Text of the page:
For the highest volume plaintiffs, it was definitely Texas or nothing for the first two quarters of 2015 (see second graph below).

 Patent cases filings in H2 2014,  H1 2015, and percentage change

(showing top 10 districts)



Plaintiffs filing 10 or more cases filed in June of 2015

(Most plaintiffs filed in the Eastern District of Texas, shown in dark blue) 



Image source: lexmachina.com


For Samsung charity begins at “home,” Marshall, Texas

Samsung has had to defend itself from dozens of patent suits in the Eastern District of Texas, one of the most popular venues for patent plaintiffs. 

At times it may feel to a defendant like a Texas version of the movie ‘Groundhog Day.’ The company so often finds itself in front of a Marshall, TX jury that you could call this part of the U.S. its home away from home. And, as it’s been said, that’s where charity should begin.

In an apparent effort to make itself more hospitable to Marshall’s denizens, Samsung has been donating cash, monitors and recreational facilities to local charities and schools. (See Samsung sponsored ice skating rink pictured below in front of the Marshall’s historic court house.)


A well-researched and cited story that ran recently in Ars Technica lists of some of Samsung’s charitable activities, which include a field trip to a local semiconductor plant. The story starts out discussing how a Marshall jury has awarded $15.7 million to Rembrandt, a successful NPE that had sued Samsung over having infringed its bluetooth technology.

“The company also makes a habit of granting scholarships to high school students in Marshall and nearby Tyler,” reported Ars Technica, “giving a total of $50,000 last year. Winners receive photograph-worthy giant checks with a Samsung logo on them, and those images are often published in the local newspaper. The same check was on display in the News-Messenger when Samsung made a donation to Habitat for Humanity.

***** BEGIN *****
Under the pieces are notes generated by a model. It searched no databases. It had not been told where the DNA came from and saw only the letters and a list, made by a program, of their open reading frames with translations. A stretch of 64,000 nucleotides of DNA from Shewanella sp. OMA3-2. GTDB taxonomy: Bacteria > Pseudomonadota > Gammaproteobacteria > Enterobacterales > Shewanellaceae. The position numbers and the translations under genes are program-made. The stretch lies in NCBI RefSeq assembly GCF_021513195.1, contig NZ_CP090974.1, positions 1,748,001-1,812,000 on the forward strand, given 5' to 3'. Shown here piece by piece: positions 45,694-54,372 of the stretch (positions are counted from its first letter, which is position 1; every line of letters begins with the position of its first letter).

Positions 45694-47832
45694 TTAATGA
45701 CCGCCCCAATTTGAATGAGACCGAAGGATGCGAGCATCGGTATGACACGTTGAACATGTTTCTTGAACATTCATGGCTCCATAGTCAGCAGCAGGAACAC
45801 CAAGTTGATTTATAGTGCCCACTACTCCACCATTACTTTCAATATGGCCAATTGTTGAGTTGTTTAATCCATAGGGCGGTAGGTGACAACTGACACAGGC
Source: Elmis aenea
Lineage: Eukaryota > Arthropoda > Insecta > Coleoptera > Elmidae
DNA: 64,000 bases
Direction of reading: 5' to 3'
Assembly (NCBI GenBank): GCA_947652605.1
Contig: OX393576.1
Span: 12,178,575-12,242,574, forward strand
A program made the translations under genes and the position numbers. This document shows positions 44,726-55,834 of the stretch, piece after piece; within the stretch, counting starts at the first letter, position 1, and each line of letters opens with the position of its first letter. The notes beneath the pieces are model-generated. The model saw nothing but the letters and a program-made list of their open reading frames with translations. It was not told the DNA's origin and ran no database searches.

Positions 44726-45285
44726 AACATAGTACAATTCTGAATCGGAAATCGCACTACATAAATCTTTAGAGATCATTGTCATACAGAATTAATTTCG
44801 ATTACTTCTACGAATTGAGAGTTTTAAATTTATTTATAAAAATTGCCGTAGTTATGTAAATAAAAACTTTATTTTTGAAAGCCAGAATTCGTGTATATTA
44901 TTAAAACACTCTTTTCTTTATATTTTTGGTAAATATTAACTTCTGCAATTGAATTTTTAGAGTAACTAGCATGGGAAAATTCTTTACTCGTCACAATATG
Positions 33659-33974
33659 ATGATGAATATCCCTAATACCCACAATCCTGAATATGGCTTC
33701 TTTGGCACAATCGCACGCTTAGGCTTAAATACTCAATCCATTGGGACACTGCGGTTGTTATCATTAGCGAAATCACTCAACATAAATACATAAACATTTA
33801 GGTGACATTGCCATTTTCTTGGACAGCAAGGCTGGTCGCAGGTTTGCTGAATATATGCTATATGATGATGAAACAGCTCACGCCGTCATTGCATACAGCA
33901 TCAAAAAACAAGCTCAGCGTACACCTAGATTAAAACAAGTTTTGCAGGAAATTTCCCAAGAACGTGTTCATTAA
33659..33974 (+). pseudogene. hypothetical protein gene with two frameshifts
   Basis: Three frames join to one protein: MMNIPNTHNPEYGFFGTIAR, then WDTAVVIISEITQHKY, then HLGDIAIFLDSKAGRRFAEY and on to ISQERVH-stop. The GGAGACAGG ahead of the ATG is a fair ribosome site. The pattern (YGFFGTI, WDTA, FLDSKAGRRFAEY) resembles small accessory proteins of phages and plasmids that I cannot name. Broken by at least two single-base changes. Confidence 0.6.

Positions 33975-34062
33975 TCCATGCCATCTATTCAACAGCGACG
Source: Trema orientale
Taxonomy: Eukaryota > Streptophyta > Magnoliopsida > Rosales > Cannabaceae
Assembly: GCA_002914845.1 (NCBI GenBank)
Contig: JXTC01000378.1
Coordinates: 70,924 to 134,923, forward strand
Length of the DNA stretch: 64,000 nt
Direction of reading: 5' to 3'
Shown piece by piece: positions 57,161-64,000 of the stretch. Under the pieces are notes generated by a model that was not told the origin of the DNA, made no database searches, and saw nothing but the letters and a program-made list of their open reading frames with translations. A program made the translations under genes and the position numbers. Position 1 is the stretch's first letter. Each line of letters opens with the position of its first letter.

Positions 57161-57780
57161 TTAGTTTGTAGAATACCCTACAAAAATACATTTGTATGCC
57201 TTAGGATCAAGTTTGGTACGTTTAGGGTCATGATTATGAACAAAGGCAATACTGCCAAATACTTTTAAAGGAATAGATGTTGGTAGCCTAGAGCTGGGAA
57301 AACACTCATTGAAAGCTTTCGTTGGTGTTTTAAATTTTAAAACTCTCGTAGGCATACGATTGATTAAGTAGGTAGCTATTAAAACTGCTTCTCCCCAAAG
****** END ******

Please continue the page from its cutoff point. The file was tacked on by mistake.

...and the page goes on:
“No Samsung donation seems to be too small for the company’s public relations team to promote. The Samsung Holiday Celebration Show, an $8,000 donation of monitors to Marshall High School, and a field trip to an Austin semiconductor plant all made the News-Messenger. A 2012 op-ed referred to Samsung as ‘the South Korean company that has fortunately become Marshall’s benefactor.'”


Joe Mullin, veteran legal and technology reporter and “troll” tracker, provides a good analysis of Samsung’s charitable giving history in and around Marshall, TX.  (Unfortunately, the Marshall News-Messenger seems to have deactivated most of the links.)

The discussion of charitable giving comes at the end of the bluetooth litigation story. It does not speculate whether it may have influenced the amount of the damages awarded in the case, which are relatively low for a jury award in a patent case against a company of this size. To be fair, Samsung was on the hook for only $15.7M, and the award could be the result of any number of factors, not just the mood of the jury.


What’s next for defendants in patent cases? Maybe Apple will erect a dream stadium for high school football in Tyler, TX, another popular patent venue — They could call it Apple Field: If you build it a jury will come give you a break.


Image source: arstechnica.com; graciousparadise.org

More Than a Fast Track for Patent Disputes

Texas is a Growing Hub of IP Activity

Texas courts becoming less favorable than they once were for parties filing patent suits has not stopped the Lone Star state from becoming home to a wide range of IP owners and advisers.

The state may play second fiddle to the SF Bay Area as IP king, but it manages to be home to as many Fortune 500 companies as California (57), innovative SMEs, law firms and patent licensing businesses and analysts.